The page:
Stocks ebb and flow. But, let’s face it — sometimes the bearish ebbs and bullish flows are simply overdone, taking those stocks well beyond reasonable (read: sustainable) levels, and setting up reversal opportunities.
The past three months have been a decided bearish ebb, with the S&P 500 sinking more than 20% from its high to its low. A handful of stocks, however, have tumbled a much greater distance — distance one might consider overdone, and unsustainable. In fact, these stocks are so oversold at this point, they might be poised to rebound regardless of whether the market does from here. And in some cases, those rebounds appear to be already under way.
Here’s a look at three of these undeserving victims of — and only of — rampant fear.
Click to Enlarge The drastic pullback in oil prices back in August wasn’t difficult to understand. Investors truly thought we were entering a global recession, and as such, demand for oil was bound to plummet as it did in late 2008. That’s not to say the assumptions were correct — just understandable. Within the last few days, though, that same assumption is starting to be questioned, with crude prices rising more than 5% above Tuesday’s low.
One of the hardest-hit names stemming from oil’s pullback was independent oil and gas player Apache (NYSE:APA); shares fell more than 43% between July’s high and October’s low.
Were Apache not a proven and consistently profitable company, such a dip might make sense. Even when things were at their darkest in late 2008 and early 2009, though, this explorer still managed to turn a profit. Oh, it was small, but even a small profit then was a relative victory, and the odds of another turnaround that strong catching any oil company off-guard again are pretty slim.
The sharp V-shaped bottom made this week suggests the market finally figured out that APA is undervalued, even in the worst-case scenario. A forward-looking P/E of 6.7 is low — even by energy stock standards.
Click to Enlarge After a 39% tumble from July’s peak to October’s trough, chances are good that Xerox (NYSE:XRX) broke the spirits of even the most die-hard fans and owners. After all, the stock didn’t even recover half of what it lost in 2008 when things perked up in 2009 and 2010. To implode before it ever even got a chance to fully heal had to have been psychologically deflating. And bluntly, given the cyclical nature of printers and copiers, even a mere economic slowdown could be a threat to Xerox Corporation.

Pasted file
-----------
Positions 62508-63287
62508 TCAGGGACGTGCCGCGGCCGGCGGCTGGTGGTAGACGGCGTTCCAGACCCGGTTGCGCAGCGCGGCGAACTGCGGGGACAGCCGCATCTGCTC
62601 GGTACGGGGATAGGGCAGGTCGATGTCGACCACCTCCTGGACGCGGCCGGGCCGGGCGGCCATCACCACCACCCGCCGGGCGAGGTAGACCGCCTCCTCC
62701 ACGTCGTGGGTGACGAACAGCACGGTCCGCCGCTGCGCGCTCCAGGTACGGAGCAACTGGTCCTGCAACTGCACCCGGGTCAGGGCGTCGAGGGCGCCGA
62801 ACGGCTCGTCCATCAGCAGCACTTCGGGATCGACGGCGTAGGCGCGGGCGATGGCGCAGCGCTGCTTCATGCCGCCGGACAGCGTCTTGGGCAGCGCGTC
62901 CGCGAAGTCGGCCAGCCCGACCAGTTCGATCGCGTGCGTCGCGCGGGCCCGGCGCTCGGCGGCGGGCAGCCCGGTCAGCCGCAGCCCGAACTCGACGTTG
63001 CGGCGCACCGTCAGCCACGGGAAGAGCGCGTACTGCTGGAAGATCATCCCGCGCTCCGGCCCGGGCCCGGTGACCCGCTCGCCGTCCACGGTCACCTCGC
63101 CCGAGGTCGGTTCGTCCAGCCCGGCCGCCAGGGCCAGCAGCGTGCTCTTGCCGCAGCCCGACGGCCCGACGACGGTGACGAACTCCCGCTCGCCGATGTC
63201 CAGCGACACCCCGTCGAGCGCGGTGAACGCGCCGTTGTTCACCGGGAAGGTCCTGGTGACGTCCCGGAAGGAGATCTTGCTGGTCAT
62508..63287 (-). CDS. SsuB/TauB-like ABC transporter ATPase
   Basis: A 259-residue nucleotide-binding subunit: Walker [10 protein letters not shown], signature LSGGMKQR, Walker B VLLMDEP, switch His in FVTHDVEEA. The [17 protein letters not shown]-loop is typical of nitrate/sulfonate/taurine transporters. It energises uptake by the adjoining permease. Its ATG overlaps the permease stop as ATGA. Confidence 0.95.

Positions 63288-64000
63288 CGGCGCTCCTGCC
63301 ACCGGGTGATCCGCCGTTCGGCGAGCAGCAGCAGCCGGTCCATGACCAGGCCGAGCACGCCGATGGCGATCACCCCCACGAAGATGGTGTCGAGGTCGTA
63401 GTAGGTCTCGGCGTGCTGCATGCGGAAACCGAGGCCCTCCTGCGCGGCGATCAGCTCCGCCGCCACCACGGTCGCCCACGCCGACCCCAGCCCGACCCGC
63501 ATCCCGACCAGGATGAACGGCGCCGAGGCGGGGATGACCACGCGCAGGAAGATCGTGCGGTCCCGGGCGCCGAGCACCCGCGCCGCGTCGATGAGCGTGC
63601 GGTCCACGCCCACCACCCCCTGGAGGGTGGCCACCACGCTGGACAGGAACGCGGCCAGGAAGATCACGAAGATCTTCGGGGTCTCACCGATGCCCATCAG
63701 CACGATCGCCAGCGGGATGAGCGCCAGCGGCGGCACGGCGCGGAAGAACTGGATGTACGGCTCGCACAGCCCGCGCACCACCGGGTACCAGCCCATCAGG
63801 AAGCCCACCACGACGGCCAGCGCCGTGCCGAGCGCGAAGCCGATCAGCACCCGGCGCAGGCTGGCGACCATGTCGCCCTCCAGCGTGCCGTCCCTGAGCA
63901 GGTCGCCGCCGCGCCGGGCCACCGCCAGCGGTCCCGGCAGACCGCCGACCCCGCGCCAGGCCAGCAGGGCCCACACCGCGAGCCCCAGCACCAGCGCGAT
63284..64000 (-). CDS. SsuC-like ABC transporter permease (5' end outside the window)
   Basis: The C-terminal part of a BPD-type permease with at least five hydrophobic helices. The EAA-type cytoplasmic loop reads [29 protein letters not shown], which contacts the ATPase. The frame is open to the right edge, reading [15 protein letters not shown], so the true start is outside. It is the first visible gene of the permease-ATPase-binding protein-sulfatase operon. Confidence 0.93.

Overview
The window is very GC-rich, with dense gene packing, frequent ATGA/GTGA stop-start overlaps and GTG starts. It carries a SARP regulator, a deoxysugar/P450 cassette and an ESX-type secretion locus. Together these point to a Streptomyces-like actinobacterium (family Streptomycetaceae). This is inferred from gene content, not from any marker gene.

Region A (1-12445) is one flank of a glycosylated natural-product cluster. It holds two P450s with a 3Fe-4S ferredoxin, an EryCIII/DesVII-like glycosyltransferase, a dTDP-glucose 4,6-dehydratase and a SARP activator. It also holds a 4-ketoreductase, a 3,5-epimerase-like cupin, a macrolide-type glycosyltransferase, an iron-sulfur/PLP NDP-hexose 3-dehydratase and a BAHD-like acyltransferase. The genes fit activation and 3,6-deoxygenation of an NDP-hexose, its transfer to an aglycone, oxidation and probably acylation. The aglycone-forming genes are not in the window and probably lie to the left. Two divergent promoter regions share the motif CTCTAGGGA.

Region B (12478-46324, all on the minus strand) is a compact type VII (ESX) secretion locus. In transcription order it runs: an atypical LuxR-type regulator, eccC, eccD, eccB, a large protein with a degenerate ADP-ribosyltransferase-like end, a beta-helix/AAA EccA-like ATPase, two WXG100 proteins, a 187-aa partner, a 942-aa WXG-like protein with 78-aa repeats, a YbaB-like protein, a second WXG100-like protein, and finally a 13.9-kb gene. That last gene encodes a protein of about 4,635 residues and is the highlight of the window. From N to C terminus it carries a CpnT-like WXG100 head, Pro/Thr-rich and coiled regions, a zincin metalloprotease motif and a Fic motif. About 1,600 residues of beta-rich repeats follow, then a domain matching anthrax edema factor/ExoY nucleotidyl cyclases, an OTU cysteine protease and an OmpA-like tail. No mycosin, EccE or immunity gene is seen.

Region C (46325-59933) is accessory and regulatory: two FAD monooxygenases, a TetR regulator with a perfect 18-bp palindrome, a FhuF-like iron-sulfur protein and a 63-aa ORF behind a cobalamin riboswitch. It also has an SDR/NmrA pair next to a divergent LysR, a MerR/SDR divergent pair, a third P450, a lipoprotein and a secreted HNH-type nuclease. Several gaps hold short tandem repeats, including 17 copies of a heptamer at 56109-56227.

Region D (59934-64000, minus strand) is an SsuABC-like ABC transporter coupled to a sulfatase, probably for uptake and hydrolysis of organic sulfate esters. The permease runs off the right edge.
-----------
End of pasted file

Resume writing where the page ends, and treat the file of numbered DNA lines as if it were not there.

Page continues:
Sometimes, though, the best entry points are when the whole market has given up on a stock.
Like Apache (and the rest of the market, for that matter), Xerox shares formed a rather sharp V-shaped reversal effort beginning Tuesday. Unlike the market’s average stock, though, after nearly a 40% drubbing, XRX is priced at a mere 6.5 times its projected 2012 earnings of $1.22 per share. For perspective, 2009’s (when the economy was more than struggling) earnings still rolled in at 60 cents per share. Assuming the absolute worst — a repeat of 2009 — the stock still would be priced quite palatably at a P/E of 12.0.
Click to Enlarge In early July, a 30% plunge was likely the last thing any 3M (NYSE:MMM) shareholders were expecting. That’s what they got by early October, though. However, this tide might have turned this past week as well, as investors realized the most diversified company in America is waste-deep in consumer staples lines as well as business staple lines. It makes everything from computer screens to bandages to tape to insulation to pet supplies, and more. Not much of it, however, is highly cyclical.
Nevertheless, down MMM went — and up went its dividend yield. The current yield now stands at 3% — a dividend 3M has increased for 53 consecutive years now, and it actually can afford the dividend.
Between a needless nosedive from the stock, stunningly reliable dividend growth, a forward-looking P/E of 11 and investors now collectively realizing the world isn’t going to end, 3M is a great value proposition.
To be fair, an economic stumble might well eat into the bottom lines of these companies. But each is far better shielded from that struggle than their recent stock charts give them credit for. Now that the sellers have overreacted, savvy investors can find long-term holdings at bargain prices.